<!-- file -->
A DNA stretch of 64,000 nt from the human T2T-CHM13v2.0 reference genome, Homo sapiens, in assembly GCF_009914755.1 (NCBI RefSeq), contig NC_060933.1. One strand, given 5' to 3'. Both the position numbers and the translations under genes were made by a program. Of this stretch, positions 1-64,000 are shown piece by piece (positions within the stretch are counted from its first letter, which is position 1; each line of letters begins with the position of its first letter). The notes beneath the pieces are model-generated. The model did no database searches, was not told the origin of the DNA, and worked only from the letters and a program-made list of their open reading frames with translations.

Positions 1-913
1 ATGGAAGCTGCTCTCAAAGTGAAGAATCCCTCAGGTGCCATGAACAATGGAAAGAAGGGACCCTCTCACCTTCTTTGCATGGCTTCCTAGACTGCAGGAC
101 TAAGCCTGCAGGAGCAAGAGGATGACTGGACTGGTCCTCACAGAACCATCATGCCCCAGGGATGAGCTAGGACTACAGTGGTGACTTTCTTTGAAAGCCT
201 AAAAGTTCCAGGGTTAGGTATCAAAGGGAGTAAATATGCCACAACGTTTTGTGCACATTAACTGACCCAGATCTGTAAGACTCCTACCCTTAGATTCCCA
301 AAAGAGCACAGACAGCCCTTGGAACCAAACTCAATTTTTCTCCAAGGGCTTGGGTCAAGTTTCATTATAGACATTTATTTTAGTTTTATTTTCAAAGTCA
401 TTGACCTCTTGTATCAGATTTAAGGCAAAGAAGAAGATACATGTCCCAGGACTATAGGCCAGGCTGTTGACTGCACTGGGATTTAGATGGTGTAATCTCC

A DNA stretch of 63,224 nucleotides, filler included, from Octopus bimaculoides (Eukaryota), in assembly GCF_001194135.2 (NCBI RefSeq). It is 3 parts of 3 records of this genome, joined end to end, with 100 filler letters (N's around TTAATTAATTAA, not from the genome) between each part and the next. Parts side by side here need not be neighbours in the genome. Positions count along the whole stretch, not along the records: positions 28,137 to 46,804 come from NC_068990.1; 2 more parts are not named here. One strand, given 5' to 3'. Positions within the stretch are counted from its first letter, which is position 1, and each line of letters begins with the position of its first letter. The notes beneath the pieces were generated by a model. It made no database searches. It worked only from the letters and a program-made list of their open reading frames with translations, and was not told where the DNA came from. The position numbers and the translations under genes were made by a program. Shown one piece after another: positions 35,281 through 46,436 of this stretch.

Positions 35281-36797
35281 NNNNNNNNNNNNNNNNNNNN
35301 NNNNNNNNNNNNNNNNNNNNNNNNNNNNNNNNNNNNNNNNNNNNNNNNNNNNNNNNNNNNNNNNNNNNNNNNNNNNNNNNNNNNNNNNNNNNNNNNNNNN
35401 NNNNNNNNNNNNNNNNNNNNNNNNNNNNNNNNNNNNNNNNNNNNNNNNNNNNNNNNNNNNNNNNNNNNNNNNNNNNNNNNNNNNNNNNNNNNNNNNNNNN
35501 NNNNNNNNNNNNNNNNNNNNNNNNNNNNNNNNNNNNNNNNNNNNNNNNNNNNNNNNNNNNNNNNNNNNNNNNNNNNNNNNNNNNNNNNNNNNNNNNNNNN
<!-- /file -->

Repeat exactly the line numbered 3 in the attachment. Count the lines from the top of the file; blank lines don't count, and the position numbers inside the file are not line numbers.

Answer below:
1 ATGGAAGCTGCTCTCAAAGTGAAGAATCCCTCAGGTGCCATGAACAATGGAAAGAAGGGACCCTCTCACCTTCTTTGCATGGCTTCCTAGACTGCAGGAC